Fri. Jul 19th, 2024

Young Thug’s Lawyer Won’t Report to Jail After Georgia Supreme Court Grants Emergency Motion

Young Thug’s Lawyer Won’t Report to Jail After Georgia Supreme Court Grants Emergency Motion

Young Thug’s attorney Brian Steel will not have to report to jail this weekend on criminal contempt charges after the Georgia Supreme Court granted his emergency motion for bond.

The ruling, issued Wednesday (June 12), came two days after the Atlanta judge overseeing Young Thug’s gang trial held Steel in criminal contempt in a bizarre courtroom episode centered on claims of a secret meeting between the judge, prosecutors and a key witness.

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The decision means that Steel’s jail sentence — 20 days, to be served over ten consecutive weekends starting this Friday — will be put on pause until the Supreme Court rules on his appeal of the contempt order, which his attorneys have argued was an abuse of the judge’s authority.

An attorney for Steel did not immediately return a request for comment.

On Monday (June 10), months into the massive racketeering trial, Steel alerted Judge Ural Glanville that he had learned of a secret “ex parte” meeting that morning between the judge, prosecutors and a witness named Kenneth Copeland. Steel argued that such a meeting, without defense counsel present, had potentially involved coercion of a witness and was clear grounds for a mistrial.

Rather than address Steel’s complaints, Glanville instead repeatedly demanded that he divulge who had informed him about a private meeting in his chambers, suggesting the leak was illegal: “If you don’t tell me how you got this information, you and I are going to have problems.”

Steel refused to do so, saying that it had been the meeting itself that was the problem. “You’re not supposed to have communication with a witness who’s been sworn,” he told the judge. Steel said he had been told that during the meeting, prosecutors and the judge had pressed Copeland to testify by saying he could be held in jail for an extended period of time if he did not do so.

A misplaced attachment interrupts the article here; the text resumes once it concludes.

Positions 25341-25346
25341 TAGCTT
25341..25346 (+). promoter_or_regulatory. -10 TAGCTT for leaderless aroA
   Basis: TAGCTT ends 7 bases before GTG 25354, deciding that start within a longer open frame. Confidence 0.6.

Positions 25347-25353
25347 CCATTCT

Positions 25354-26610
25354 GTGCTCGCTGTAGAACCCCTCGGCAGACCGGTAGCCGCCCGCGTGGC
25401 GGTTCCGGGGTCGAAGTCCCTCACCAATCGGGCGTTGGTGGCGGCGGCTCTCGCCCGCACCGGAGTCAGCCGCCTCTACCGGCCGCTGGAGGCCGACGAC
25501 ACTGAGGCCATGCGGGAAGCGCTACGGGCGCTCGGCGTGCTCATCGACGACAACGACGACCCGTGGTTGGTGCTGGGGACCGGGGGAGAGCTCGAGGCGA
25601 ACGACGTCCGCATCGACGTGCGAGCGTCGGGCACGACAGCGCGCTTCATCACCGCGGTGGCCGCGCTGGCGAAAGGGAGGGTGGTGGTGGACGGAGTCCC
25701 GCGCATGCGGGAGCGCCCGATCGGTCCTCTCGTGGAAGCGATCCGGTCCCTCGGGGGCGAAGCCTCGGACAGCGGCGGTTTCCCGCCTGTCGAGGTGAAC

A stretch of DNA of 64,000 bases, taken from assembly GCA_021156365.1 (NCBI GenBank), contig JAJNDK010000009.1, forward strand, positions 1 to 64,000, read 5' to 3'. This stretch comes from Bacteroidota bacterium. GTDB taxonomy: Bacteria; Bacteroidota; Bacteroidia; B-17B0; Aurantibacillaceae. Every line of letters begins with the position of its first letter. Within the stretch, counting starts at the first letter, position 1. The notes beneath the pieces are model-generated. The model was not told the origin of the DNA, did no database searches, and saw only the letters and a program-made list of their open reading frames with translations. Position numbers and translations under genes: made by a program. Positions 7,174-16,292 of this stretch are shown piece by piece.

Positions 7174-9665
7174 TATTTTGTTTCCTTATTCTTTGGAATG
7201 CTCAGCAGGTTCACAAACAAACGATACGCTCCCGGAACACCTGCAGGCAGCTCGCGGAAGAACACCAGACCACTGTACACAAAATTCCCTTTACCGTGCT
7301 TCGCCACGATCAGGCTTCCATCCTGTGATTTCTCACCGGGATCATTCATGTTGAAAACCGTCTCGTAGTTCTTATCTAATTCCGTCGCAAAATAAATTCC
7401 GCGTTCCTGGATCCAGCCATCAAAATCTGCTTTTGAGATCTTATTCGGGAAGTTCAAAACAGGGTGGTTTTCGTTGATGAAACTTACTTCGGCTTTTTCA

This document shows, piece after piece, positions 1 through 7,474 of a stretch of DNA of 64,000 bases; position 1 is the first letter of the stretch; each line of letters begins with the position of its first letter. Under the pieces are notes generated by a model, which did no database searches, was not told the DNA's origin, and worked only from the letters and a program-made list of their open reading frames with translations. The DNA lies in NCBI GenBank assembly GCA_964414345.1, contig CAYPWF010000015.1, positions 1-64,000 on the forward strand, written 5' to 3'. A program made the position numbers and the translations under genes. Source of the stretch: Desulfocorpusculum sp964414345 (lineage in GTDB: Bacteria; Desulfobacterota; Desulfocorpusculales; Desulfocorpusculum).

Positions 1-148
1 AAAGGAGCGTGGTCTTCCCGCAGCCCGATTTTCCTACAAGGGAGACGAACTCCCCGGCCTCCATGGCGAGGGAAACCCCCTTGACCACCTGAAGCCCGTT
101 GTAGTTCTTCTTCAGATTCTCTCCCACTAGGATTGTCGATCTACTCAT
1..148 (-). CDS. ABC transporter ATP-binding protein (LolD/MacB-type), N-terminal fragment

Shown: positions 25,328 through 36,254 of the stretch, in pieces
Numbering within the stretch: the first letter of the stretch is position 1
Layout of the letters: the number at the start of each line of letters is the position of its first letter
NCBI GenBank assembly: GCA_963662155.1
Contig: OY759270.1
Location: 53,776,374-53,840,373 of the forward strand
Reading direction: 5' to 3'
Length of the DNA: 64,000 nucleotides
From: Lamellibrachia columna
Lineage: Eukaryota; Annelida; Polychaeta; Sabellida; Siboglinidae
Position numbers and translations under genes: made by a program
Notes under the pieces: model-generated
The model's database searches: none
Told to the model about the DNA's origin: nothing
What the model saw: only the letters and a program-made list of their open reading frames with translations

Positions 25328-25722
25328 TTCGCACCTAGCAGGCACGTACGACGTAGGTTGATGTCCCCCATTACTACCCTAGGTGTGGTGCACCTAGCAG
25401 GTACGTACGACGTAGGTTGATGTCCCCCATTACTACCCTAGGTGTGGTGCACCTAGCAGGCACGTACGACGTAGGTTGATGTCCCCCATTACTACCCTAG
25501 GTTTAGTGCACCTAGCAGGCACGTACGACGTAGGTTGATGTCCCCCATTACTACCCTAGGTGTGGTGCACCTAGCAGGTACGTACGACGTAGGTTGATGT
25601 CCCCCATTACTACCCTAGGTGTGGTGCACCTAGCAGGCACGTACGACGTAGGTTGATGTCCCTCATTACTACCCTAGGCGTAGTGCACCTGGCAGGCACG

“If that’s true, what this is is coercion, witness intimidation,” Steel told Glanville.

In an extraordinary exchange, the two continued to argue until Glanville eventually ordered Steel removed from the courtroom by a court officer. In an order issued later on Monday — with Steel now represented by another well-known Georgia criminal defense attorney —Glanville ultimately sentenced Steel to spend 20 days in jail, to be served over 10 consecutive weekends.

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In a dramatic twist, Steel requested that he be allowed to serve that sentence alongside Young Thug, who has been sitting in jail for more than two years as the trial drags on.

Thug (Jeffery Williams) and dozens of others were indicted in May 2022 over allegations that his “YSL” group was not really a record label called “Young Stoner Life” but a violent Atlanta gang called “Young Slime Life.” Prosecutors claim the group committed murders, carjackings, armed robberies, drug dealing and other crimes over the course of a decade.

Jury selection kicked off in January 2023, but the trial itself did not begin until November and has since been marked by numerous delays. With dozens of witnesses still set to testify in the prosecution case, the trial is expected to run into 2025.

Following Glanville’s contempt ruling against Steel, his attorneys immediately appealed the decision, arguing that the judge’s actions on Monday had been both procedurally and substantively improper. Among other things, they cited the fact that Glanville himself had issued a ruling on an issue that involved his own potentially unethical actions.

“The court involved itself in these proceedings by conducting the ex parte hearing that violated Mr. Steel’s client’s rights,” Steel’s attorney wrote in their appeal. “This created a conflict of interest for the court because its own ethical conduct was at the heart of Mr. Steel’s request.”

“The court then compounded its abuse of power by presiding over the very contempt hearing where its own rules violations prompted the controversy,” Steel’s attorneys continued. “The court should have recused and allowed the contempt proceedings to be handled by a separate court.”

That appeal, filed with a state appeals court on Tuesday (June 11), was passed along to the Supreme Court, which under Georgia case law is tasked with handling such appeals directly. And on Wednesday, the high court accepted the case and ordered Steel’s sentence put on hold until it issues a final ruling on Judge Glanville’s actions.

Following Monday’s dust-up, the YSL trial has continued with more testimony, with Steel present in the courtroom representing Thug. But on Wednesday, attorneys for another defendant (Deamonte Kendrick) argued that Glanville should recuse himself from the case over the alleged secret meeting with prosecutors and the witness. They argued that the meeting had been intended to “harass and intimidate the sworn witness into testifying.”

When presented with that motion in court, Glanville quickly denied it and continued on with the trial.

By Michael

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